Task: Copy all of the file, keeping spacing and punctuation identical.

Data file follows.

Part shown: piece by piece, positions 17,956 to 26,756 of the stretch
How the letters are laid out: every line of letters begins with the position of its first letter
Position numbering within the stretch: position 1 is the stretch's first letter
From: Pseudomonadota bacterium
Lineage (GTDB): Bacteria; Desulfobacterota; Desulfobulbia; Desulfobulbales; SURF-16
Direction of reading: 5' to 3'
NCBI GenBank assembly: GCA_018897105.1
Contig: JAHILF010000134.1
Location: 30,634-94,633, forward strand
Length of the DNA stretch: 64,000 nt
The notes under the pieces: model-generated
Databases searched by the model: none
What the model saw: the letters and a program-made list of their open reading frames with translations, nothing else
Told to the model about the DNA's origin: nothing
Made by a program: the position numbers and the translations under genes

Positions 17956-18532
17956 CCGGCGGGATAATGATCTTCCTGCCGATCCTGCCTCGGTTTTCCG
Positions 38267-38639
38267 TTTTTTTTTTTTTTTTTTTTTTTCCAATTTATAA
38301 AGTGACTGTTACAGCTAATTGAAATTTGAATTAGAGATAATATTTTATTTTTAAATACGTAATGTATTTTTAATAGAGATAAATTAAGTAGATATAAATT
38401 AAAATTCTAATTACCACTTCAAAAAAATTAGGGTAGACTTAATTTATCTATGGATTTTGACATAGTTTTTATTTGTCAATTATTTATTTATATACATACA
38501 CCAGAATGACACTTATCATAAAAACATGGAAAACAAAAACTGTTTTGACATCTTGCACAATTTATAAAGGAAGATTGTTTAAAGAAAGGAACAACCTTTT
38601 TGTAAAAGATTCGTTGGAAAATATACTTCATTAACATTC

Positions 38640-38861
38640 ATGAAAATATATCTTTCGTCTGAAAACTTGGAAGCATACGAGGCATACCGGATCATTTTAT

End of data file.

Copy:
Part shown: piece by piece, positions 17,956 to 26,756 of the stretch
How the letters are laid out: every line of letters begins with the position of its first letter
Position numbering within the stretch: position 1 is the stretch's first letter
From: Pseudomonadota bacterium
Lineage (GTDB): Bacteria; Desulfobacterota; Desulfobulbia; Desulfobulbales; SURF-16
Direction of reading: 5' to 3'
NCBI GenBank assembly: GCA_018897105.1
Contig: JAHILF010000134.1
Location: 30,634-94,633, forward strand
Length of the DNA stretch: 64,000 nt
The notes under the pieces: model-generated
Databases searched by the model: none
What the model saw: the letters and a program-made list of their open reading frames with translations, nothing else
Told to the model about the DNA's origin: nothing
Made by a program: the position numbers and the translations under genes

Positions 17956-18532
17956 CCGGCGGGATAATGATCTTCCTGCCGATCCTGCCTCGGTTTTCCG
Positions 38267-38639
38267 TTTTTTTTTTTTTTTTTTTTTTTCCAATTTATAA
38301 AGTGACTGTTACAGCTAATTGAAATTTGAATTAGAGATAATATTTTATTTTTAAATACGTAATGTATTTTTAATAGAGATAAATTAAGTAGATATAAATT
38401 AAAATTCTAATTACCACTTCAAAAAAATTAGGGTAGACTTAATTTATCTATGGATTTTGACATAGTTTTTATTTGTCAATTATTTATTTATATACATACA
38501 CCAGAATGACACTTATCATAAAAACATGGAAAACAAAAACTGTTTTGACATCTTGCACAATTTATAAAGGAAGATTGTTTAAAGAAAGGAACAACCTTTT
38601 TGTAAAAGATTCGTTGGAAAATATACTTCATTAACATTC

Positions 38640-38861
38640 ATGAAAATATATCTTTCGTCTGAAAACTTGGAAGCATACGAGGCATACCGGATCATTTTAT